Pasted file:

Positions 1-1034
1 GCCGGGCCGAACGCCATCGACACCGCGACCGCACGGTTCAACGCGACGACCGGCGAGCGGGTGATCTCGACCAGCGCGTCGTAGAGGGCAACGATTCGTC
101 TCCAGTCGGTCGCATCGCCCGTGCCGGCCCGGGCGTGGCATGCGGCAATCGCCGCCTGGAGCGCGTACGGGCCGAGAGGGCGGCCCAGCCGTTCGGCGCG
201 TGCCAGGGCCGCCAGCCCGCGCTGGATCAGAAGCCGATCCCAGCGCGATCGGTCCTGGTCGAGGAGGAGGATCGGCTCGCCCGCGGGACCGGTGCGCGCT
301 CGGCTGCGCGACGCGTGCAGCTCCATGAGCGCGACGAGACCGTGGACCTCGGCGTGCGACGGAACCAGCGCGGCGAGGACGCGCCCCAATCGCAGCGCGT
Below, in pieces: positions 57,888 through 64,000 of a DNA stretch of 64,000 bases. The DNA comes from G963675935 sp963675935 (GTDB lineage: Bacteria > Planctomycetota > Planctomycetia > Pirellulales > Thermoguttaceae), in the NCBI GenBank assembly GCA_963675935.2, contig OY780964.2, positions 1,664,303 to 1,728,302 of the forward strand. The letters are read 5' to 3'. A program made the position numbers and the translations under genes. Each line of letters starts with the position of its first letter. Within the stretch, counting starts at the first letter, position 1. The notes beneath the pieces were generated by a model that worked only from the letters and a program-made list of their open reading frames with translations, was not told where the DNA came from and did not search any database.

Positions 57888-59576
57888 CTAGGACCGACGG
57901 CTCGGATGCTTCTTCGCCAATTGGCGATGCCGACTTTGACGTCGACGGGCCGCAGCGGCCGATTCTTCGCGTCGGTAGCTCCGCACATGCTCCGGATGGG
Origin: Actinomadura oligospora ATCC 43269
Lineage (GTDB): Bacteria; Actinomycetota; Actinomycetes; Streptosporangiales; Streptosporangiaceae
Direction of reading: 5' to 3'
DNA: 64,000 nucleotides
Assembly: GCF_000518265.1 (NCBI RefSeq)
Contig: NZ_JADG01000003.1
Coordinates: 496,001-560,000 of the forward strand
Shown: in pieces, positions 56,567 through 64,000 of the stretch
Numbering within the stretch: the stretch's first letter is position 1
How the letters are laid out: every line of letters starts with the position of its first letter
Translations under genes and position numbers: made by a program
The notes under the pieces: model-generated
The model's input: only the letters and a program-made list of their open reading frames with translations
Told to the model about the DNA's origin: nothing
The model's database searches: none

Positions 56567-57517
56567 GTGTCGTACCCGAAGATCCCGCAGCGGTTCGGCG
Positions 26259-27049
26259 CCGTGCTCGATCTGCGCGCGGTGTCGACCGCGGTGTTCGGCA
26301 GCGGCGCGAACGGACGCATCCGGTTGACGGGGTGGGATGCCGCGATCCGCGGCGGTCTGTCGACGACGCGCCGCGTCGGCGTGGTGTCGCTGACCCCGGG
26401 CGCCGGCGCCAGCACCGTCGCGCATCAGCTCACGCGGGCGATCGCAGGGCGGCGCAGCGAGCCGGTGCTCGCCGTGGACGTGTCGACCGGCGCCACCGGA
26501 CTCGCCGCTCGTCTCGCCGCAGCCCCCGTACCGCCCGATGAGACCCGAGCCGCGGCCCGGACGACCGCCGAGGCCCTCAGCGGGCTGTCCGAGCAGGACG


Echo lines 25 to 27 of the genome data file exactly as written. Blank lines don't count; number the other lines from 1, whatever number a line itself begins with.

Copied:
Positions 56567-57517
56567 GTGTCGTACCCGAAGATCCCGCAGCGGTTCGGCG
Positions 26259-27049